Accounting for the ‘Little Divergence’ What drove economic growth in pre-industrial Europe, 1300-1800?
Alexandra de Pleijt () and
Jan Luiten van Zanden
No 104, Working Papers from European Historical Economics Society (EHES)
We test various hypotheses about the causes of the Little Divergence, using new data and focusing on trends in GDP per capita and urbanization. We find evidence that confirms the hypothesis that human capital formation was the driver of growth, and that institutional changes (in particular the rise of active Parliaments) were closely related to economic growth. We also test for the role of religion (the spread of Protestantism): this has affected human capital formation, but does not in itself have an impact on growth.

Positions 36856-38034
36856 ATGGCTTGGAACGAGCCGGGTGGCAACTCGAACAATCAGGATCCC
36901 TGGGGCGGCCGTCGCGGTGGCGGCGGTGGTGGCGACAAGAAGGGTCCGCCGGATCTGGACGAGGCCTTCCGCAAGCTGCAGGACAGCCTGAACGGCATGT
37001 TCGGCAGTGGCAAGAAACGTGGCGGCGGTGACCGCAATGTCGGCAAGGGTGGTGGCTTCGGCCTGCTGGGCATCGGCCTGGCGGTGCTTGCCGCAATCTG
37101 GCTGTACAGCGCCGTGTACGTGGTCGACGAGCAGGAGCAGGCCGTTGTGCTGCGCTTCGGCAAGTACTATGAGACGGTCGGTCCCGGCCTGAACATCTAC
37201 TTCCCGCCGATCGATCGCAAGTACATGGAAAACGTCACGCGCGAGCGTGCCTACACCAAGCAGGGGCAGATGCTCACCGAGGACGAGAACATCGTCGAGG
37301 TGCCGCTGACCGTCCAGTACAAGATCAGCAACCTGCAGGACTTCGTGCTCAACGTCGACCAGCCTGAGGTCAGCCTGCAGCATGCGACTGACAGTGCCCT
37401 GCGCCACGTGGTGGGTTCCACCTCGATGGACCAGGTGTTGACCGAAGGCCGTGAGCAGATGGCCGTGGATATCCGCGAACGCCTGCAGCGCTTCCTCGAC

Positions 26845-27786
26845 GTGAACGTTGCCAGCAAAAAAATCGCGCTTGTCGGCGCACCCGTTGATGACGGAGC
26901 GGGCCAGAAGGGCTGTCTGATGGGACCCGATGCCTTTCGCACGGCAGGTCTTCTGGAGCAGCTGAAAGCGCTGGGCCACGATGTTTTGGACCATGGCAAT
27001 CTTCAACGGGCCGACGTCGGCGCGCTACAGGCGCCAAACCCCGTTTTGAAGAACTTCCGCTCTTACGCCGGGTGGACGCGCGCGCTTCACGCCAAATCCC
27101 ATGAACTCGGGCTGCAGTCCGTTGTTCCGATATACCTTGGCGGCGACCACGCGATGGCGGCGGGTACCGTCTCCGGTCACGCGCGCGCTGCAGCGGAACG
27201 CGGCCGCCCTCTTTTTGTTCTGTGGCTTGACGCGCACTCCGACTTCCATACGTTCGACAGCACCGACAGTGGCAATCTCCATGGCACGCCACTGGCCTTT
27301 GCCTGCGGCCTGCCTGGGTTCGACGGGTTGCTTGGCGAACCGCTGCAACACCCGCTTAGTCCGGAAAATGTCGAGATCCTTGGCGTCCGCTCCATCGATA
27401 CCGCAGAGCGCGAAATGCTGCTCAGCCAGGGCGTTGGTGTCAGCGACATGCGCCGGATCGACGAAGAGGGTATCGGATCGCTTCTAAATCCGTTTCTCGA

Keywords: Europe; Economic growth; Little Divergence; Human capital formation (search for similar items in EconPapers)
JEL-codes: N13 N33 O40 O52 (search for similar items in EconPapers)
Pages: 33 pages
New Economics Papers: this item is included in nep-evo, nep-gro and nep-his
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Journal Article: Accounting for the “Little Divergence”: What drove economic growth in pre-industrial Europe, 1300–1800? (2016)
Working Paper: Accounting for the ‘Little Divergence’ What drove economic growth in preindustrial Europe, 1300-1800? (2013)
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Persistent link: https://EconPapers.repec.org/RePEc:hes:wpaper:0104
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